The problem with these close-ups is that it put the spotlight on the actors’ limitations: while Harry Hamlin was generally good, though not great, Kate Jackson couldn’t deliver a line naturally; she must have forgotten that this was the silver screen, not the boob tube. Similarly, Ontkean gives off a Keanu Reeves/Chris Klein vibe that lacked the needed poignancy.
The performances were by far the weakest part of ‘Making Love’, and I felt inclined to give it a 7.75, until it occurred to me just how good the rest of it was: the dialogues are intelligent and well-conceived, the characters are realistic and fully-formed, the storytelling is inspired, its views are balanced, and the seduction scenes are tasteful and engaging.
‘Making Love’ is a very good movie and, by today’s standards, it’s nothing shocking. Having said this, it must have been quite a stunner at the time, being the first major studio offering of its kind. Unsurprisingly, it hobbled Hamlin and Ontkean’s big screen ambitions, though they would both find success on television with ‘L.A. Law’ and ‘Twin Peaks’, respectively.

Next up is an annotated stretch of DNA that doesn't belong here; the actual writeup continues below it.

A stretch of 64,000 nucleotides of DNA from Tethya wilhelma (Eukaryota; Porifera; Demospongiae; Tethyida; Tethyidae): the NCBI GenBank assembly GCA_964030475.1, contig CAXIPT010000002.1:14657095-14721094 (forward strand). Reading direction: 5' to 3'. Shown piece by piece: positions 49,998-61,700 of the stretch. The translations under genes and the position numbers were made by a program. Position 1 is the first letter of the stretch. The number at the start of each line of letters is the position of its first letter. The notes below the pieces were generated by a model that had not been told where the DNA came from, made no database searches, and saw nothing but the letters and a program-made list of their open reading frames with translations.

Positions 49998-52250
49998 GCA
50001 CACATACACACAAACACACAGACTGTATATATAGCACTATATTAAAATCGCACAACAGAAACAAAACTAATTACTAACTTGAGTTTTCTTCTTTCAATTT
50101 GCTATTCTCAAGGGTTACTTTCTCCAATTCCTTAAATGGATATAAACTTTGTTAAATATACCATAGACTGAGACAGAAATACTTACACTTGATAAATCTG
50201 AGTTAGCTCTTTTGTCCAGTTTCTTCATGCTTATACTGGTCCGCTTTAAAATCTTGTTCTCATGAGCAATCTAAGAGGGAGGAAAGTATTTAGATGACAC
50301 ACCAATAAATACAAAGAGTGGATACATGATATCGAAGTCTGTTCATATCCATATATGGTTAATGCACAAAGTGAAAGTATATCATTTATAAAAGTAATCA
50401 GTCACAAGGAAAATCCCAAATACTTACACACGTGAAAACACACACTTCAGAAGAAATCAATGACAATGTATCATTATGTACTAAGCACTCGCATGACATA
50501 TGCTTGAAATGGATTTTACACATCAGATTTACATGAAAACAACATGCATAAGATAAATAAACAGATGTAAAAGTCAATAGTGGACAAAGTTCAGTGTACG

Given that the AIDS epidemic came to forefront immediately after its release, it’s likely that some stigma was attached to this film and its cast. There was such a gross misunderstanding of the disease that people thought of it as a “gay plague”. Ignorance exacted a heavy toll on the gay community at this time, sometimes even from within. It deserved better.
The same could be said for ‘Making Love’.
Date of viewing: May 29, 2017